Wednesday, July 23, 2008

I Bought Comics: Fourth Week of July 2008

[In which I discuss the comics I paid legal tender for on this fine July Wednesday... I bought many comics with my legal tender... I also bought a coke slushy with legal tender... And I'm listening to a CD I bought earlier this year with legal tender... I like the term "legal tender" today...]

Oh, I haven't read Glamourpuss #2 yet. I began it, but it requires more attention than I feel like giving right now. Maybe I'll say a few words later this week or just jump it in with next week's books.

Gravel #3

...holy shit, I forgot this comic even existed. I missed it, because seeing how I buy Hellblazer in trades, having a monthly book (or something approximating one) that's devoted to magic is good. Particularly since William Gravel is a pretty unique figure within magic. In this issue, he continues to hunt down the Minor Seven and actually encounters one with some brains. Funny that. Normally, I like Oscar Jiminez's art, but his Gravel doesn't work for me. Too skinny, too ragged... Everything else he draws works for me; he just can't do the main character quite right. Jiminez's figures have always leaned towards the lanky side of things, so it's not surprising, but Gravel is a big guy who should scare you a bit with his size. He's a soldier and Jiminez draws him more like a Constantine. Ah well. I'm tempted to go back and reread the two-and-a-half issues that came before this one since it's been so long. Hopefully they'll get this book back on track since it's the closest thing Avatar has to a flagship book these days (well, one that someone may give a fuck about), which I find funny since Hellblazer is the spine of Vertigo (in my opinion, at least) and Avatar is a place that out Vertigos Vertigo (or seems to want to sometimes). A comparison between Constantine and Gravel would almost certainly point out many fundamental differences between Vertigo and Avatar. Someone up for that?

The Immortal Iron Fist #17

"New Iron Fist Creative Team Doesn't Suck!" the headlines read across the blogosphere... Not a bad start. Of course, not quite where the book was, but Duane Swierczynski does his best to continue the Fraction/Brubaker plots while also injecting his own stuff. Travel Foreman's art does little for me, but it doesn't interfere with the story, so that's a pass from me. I'm glad I didn't drop this book since Swierczynski's work here is better than it is on Cable. A lot happens in this issue compared to not much happening over with our mutant friend. I'm on board, boys.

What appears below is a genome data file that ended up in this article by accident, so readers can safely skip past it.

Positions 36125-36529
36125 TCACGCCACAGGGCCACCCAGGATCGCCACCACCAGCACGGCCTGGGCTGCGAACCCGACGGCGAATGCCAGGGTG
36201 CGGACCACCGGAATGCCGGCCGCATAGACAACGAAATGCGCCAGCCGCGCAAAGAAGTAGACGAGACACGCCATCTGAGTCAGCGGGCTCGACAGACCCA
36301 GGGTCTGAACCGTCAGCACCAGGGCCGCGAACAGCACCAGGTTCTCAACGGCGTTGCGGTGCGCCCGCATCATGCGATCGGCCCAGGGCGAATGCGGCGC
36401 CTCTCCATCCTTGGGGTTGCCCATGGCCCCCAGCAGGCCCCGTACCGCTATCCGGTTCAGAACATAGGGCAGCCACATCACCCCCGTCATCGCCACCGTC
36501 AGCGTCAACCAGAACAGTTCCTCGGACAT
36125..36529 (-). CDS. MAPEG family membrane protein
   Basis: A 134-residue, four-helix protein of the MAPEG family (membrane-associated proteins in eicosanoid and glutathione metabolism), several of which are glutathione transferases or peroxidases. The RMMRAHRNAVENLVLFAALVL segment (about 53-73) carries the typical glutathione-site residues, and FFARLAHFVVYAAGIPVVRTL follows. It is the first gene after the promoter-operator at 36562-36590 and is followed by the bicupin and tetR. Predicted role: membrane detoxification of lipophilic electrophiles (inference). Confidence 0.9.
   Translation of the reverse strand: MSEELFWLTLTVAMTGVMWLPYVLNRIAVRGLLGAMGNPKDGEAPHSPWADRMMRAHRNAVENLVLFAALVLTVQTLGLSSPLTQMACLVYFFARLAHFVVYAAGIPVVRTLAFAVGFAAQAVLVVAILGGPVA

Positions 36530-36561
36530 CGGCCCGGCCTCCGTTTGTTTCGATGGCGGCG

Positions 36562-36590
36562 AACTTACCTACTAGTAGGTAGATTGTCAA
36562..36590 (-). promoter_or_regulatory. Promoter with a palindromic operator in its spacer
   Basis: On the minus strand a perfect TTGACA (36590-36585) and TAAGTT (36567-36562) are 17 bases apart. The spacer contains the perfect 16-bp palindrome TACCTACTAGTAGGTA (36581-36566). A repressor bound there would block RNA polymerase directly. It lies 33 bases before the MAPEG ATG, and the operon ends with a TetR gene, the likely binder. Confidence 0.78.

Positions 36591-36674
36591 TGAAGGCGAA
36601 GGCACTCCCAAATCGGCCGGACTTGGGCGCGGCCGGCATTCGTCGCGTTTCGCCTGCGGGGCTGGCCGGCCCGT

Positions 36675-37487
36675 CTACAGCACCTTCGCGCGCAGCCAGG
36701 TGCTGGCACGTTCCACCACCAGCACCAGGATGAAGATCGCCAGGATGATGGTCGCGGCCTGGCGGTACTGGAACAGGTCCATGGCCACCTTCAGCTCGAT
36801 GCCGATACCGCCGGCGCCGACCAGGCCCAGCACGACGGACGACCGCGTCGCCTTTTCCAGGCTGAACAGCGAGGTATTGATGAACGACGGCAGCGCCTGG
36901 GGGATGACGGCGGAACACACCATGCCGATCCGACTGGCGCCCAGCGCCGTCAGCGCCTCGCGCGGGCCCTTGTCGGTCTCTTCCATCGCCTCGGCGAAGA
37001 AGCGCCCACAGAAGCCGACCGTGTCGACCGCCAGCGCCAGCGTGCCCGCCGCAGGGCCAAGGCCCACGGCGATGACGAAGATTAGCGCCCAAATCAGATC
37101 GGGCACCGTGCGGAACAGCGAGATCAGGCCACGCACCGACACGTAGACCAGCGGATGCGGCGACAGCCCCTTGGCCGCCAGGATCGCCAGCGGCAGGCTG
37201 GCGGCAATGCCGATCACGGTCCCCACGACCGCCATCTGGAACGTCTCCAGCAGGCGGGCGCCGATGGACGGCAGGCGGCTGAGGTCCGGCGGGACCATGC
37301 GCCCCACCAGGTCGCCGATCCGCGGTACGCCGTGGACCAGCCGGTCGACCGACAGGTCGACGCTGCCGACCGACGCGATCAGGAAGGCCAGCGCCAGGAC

Liberty Comics

Picked this up for three reasons:

1. New Boys story by Ennis and Robertson.

2. New Criminal story by Brubaker and Phillips.

3. Fantastic way of giving money to the Comic Book Legal Defense Fund.

There's a lot more here than the two stories I was interested in and most of them are decent. The Boys story is kind of funny as Hughie makes a sales pitch to all of the superhero fans out there--basically, donate money and your favourite heroes won't get fucked up by the Boys. It's a nice little joke.

The Criminal story does a good job of working within the context of that series and within the context of the overall book here. The message in most stories deal with freedom of speech and not being silenced by "authority." The Criminal story has Tracy Lawless visit a reporter and discuss what happens to reporters with integrity.

The other stuff here is decent, too. Some new work by Darwyn Cooke is always cool; I rather like Rick Veitch's Brat Pack pin-up--same with Arthur Adams's contribution. If you didn't buy this book, make sure to. It's easily worth the four bucks cover price.

The New Avengers #43

Insight into the ship full of "heroes" that are really Skrulls as "Captain America" dies. Whoo. Again, a whole issue given to this? It's not bad, it's just not great.

Omega the Unknown #10

The shop had a copy this week! YAY! An odd end to an odd series, but entirely appropriate. I always like it when the cover of a comic acts as the first panel, too. Am going to reread this series as a whole in the next week at some point. Really, it was good. The end here is chilling and depressing, in a way--but not, almost. I don't know.

Uncanny X-Men #500

Fraction joins Brubaker on the book here, so, what the fuck, let's check it out, shall we? Rather mediocre, really. Not bad, but nothing here that makes me want to buy another issue. The Magneto stuff wasn't too bad, but everything else was just too... I don't know... cutesy? This is a cute book. It's all "Things are so good that we're going to get pissed off about an art exhibit!" and shit. Really? We're at the point where it's the X-Men versus an art exhibit? Throw in art by artists whose work I don't like and... well, sorry, folks, but no.

Youngblood #4

Still not sure about this book. Casey seems to have a plan, particularly with how he moves the team away from its reality TV show here (leaving its new leader to fight the villains alone... ouch!), but... it's also kind of bland in how it does it all. There hasn't been any really insightful commentary on "superheroes as TV stars" nor any real drive towards rising above that beyond Shaft kind of telling them to. Maybe next issue will do it better since it looks like they're introducing a new Youngblood team and the return of Televillain... This book was supposed to reclaim Youngblood as the supposedly forward-thinking book it once was (and, if you look at the early stuff on a purely conceptual level, it was in its own way) and has yet to. And, like Gravel, it needs to get back on schedule.

That's it for this week.